The International Monetary Fund (IMF), which last week announced aOne-tenth reduction of its growth forecast for Spainin 2018, up to 2.7%, it has worsened its debt, deficit and unemployment forecasts for the coming years, underlining the need to give new impetus to structural reforms.
According to the latest forecasts of the institution,Spain's GDP will grow by 1.8% in 2020, in line with its previous forecast, maintaining its projections for the following years in 1.7% in 2021 and in 1.65% in the two subsequent years.
Regarding other macroeconomic variables, the international institutionhas worsened its forecast for the evolution of public debt,that will reach 97.1% of GDP in 2018, when in April it expected 96.7%) to decrease to 95.8% next year and to 94.6% in 2020, compared to the 93.9% previously estimated.
Likewise,the IMF expects Spain's public debt to represent 93.8% of GDP in 2021,above 92.8% of its previous forecast, while in 2022 it will be at 93% and a year later at 92.5%, compared to 90.9% of the forecasts for April.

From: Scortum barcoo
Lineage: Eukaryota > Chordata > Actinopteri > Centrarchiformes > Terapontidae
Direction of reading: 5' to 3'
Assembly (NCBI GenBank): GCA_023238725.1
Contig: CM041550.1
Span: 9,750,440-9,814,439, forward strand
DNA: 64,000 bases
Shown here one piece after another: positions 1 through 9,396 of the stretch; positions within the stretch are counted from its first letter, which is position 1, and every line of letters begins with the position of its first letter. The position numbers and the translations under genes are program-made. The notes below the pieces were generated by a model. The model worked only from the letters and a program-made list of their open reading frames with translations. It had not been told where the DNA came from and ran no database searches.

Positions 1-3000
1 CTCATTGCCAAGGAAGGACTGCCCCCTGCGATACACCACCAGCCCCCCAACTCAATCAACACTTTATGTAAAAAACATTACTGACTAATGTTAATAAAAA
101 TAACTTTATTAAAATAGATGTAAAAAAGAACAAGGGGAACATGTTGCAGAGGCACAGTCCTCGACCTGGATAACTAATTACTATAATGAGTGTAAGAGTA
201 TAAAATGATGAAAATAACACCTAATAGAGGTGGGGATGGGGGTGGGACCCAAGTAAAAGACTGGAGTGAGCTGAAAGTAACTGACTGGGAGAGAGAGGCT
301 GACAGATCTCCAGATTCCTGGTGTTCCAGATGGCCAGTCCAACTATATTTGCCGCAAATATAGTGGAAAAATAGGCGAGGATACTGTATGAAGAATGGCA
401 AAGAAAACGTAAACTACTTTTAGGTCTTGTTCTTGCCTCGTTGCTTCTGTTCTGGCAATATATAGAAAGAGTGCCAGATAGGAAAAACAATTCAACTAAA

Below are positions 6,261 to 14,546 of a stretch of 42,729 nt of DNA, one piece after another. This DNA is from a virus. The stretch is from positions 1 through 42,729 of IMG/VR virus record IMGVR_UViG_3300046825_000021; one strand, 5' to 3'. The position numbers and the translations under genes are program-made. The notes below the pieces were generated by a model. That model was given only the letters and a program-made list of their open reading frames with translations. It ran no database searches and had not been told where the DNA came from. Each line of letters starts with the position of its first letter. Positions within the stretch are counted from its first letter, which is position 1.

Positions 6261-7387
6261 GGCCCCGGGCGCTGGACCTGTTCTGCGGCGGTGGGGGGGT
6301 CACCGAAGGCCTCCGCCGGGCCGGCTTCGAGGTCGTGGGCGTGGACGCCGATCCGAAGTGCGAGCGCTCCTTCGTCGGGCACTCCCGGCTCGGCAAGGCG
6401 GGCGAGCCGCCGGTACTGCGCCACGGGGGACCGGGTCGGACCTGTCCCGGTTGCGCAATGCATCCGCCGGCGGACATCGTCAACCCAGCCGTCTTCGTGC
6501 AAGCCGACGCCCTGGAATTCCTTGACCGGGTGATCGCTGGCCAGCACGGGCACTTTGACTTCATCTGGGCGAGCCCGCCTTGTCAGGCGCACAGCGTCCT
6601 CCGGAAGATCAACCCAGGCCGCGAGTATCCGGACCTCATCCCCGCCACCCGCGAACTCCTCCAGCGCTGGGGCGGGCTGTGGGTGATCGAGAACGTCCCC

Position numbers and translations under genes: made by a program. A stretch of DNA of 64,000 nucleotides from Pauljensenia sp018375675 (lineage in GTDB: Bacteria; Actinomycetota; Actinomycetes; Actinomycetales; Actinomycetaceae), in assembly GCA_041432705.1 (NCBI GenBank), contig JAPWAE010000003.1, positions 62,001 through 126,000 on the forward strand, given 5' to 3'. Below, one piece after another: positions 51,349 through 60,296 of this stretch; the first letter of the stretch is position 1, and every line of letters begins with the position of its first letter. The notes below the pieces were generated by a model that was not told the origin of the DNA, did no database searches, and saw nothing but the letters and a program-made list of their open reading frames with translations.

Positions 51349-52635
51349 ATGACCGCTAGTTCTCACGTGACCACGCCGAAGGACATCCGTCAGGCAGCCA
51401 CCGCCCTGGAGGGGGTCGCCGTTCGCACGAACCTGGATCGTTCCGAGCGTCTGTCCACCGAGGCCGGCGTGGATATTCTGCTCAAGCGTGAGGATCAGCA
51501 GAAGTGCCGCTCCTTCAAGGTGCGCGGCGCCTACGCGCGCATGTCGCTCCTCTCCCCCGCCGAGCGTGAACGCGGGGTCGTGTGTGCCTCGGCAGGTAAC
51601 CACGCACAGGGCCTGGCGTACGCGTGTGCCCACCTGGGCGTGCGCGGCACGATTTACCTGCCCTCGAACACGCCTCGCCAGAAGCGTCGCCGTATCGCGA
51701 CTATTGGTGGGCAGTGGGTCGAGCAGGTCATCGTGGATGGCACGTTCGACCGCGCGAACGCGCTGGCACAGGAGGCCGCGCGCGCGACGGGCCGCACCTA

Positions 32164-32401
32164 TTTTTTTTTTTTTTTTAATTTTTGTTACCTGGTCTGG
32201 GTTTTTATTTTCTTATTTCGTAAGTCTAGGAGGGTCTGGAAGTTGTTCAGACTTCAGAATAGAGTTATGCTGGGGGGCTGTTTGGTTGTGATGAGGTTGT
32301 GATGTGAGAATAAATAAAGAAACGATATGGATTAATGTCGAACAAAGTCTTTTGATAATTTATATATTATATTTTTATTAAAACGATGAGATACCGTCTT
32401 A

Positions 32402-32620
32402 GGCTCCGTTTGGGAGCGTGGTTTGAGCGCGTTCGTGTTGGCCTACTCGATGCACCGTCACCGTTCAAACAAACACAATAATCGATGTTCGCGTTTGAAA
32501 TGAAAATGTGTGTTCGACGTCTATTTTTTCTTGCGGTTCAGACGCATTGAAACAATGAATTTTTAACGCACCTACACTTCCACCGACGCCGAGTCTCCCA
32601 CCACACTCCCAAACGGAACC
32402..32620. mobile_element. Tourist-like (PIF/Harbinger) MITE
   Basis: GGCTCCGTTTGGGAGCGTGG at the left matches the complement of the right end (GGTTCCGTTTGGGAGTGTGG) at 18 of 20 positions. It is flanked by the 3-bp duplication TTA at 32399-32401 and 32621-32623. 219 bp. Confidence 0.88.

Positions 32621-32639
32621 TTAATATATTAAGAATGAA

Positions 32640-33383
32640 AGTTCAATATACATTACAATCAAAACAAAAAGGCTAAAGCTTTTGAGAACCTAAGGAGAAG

For its part, therevision of the macroeconomic table for SpainIt also contemplates a worse trajectory of the deficit, which will end this year at 2.7% of GDP, two tenths above that contemplated in April, and will stand at 2.3% in 2019, when it was previously expected a reduction to 2%.
In this way, the projections of the institution point to anegative budgetary imbalanceof 2.7% in 2023, half a percentage point above the deficit of 2.2% of the previously anticipated GDP.
This slowdown in the economy will be reflected in the performance of the labor market, as the new IMF forecasts point to the weakening of the reduction in unemployment, which will close 2018 at 15.5%, in line with the forecasts of April, although at the end of the analyzed horizon theunemployment rate of Spainit will be 13.84%, compared to 13.61% of the previous forecasts.
"In Spain, the agenda of structural reforms that aims to increase the effectiveness of active policies and reduce the segmentation of the labor market, need a new boost," says the international institution.